The Cross to the Grave, Part V – The Father’s Will

Imagine knowing your future. Jesus knew and taught His disciples “. . . the Son of Man must suffer many things and be rejected . . . and killed, . . . and after three days rise again.” (Mark 8:31) The knowledge of His impending suffering caused Jesus great anguish. He went to the Garden of Gethsemane to pray and confided in three of His disciples, Peter, James, and John, “My soul is deeply grieved to the point of death; remain here and keep watch with Me.” (Matthew 26:38)

Then Jesus walked ahead a short distance, fell on His face and prayed three times: “My Father, if it be possible, let this cup pass from me; nevertheless, not as I will, but as you will.” Again, for the second time, he . . . prayed, “My Father, if this cannot pass unless I drink it, your will be done.” And the third time, saying the same words again. (See Matthew 26:39, 42, 44; Mark 14:32-39; Luke 22:42)

What is the cup Jesus spoke about? It certainly included His suffering and death, but more importantly Christ endured God’s wrath against the sins of all humankind. The cup came from the Father (John 18:11). Because of His love for the Father and His obedience to the Father’s will, Jesus not only bore our sins but rose from the grave three days later, proclaiming victory over death and making a way for our sins to be forgiven and for our spirit to be reconciled with God and reunited with God after our physical death. This is the Father’s will. 

1 Peter 2:22-24 “He [Jesus] committed no sin, neither was deceit found in his mouth. When he was reviled, he did not revile in return; when he suffered, he did not threaten, but continued entrusting himself to him who judges justly. He himself bore our sins in his body on the tree, that we might die to sin and live to righteousness. By his wounds you have been healed.”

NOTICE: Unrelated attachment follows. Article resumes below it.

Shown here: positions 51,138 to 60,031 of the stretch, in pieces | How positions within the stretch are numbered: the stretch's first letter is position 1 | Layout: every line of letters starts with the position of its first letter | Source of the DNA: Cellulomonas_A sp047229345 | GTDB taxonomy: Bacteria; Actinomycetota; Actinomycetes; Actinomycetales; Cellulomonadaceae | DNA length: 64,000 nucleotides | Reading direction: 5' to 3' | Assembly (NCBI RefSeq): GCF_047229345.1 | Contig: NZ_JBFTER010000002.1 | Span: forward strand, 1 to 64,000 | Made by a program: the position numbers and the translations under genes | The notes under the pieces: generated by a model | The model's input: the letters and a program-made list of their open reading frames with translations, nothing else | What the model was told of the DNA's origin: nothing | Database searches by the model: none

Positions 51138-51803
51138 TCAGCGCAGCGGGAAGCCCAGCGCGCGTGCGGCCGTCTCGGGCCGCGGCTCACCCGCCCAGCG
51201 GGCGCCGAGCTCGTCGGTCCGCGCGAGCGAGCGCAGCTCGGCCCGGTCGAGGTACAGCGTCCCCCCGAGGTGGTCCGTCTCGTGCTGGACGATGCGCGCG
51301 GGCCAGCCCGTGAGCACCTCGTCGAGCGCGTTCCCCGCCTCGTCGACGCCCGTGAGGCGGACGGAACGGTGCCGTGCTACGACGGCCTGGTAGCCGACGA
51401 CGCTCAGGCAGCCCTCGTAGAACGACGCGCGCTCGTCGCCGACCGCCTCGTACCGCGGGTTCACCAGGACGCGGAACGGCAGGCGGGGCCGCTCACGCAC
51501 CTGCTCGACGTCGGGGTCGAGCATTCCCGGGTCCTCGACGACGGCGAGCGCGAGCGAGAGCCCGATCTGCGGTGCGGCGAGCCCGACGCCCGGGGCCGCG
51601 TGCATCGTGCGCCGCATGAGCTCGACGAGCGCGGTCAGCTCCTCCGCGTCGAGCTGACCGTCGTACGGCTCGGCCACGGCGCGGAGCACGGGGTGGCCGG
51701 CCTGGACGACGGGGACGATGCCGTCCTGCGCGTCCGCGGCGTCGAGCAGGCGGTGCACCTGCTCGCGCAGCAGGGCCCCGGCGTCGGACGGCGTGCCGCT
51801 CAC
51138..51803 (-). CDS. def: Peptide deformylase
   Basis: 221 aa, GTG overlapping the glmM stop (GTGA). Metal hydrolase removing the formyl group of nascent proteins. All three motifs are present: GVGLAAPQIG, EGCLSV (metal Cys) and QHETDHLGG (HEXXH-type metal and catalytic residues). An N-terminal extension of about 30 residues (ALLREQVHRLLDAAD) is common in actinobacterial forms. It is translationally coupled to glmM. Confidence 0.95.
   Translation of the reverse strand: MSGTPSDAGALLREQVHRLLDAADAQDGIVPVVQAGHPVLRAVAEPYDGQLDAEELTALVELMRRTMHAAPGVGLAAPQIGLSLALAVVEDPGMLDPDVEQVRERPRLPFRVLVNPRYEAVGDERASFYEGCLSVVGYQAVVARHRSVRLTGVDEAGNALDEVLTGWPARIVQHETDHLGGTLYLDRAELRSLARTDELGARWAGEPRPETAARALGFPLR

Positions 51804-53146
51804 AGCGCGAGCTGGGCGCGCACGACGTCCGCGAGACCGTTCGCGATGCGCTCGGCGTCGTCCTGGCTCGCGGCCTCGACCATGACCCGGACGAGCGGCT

NEXT: The Cross to the Grave, Part VI – Parting Words

The Cross to the Grave, Part III – Forsaken

The fourth time Jesus spoke from the cross he cried in a loud voice “My God, my God, why have you forsaken me?” (See Matthew 27:45-46 and Mark 15:33-34)

Forsaken. It means totally abandoned, deserted. His cry was as alarming as the darkness blanketing the land. Many standing nearby misunderstood his words. But a Jew would know Jesus was quoting the beginning of Psalm 22 written by David. 

The psalm begins with a cry of anguish, but quickly turns to a proclamation of trust in God. Then David’s words become prophetic. Similarities to the sufferings of Jesus are found throughout. Towards the end of the psalm David praises the Lord and speaks of a future when all will worship Christ the Lord.

Psalm 22 may help us imagine how Christ suffered. Being both fully God and fully human, he suffered physically, as a man, and also emotionally from false accusations, ridicule, and betrayal. But the forsakenness He experienced is unique to Him alone; a type of spiritual agony which human hearts cannot comprehend. Our Lord and Savior surrendered to God’s wrath against all human sin, for all time (2 Corinthians 5:21). Creation manifested the burden placed on our creator God – the sun failed (Luke 23:45) and the earth shuddered (Matthew 27:51).

Did God truly forsake Jesus on the cross, even for a few hours? Was the abandonment physical or spiritual or both? The answer seems beyond the reach of human understanding, but the prayers of Jesus shortly before His death assure us the bond between the Father and the Son was never broken. 

Next Post: The Cross to the Grave, Part IV – Prayers to the Father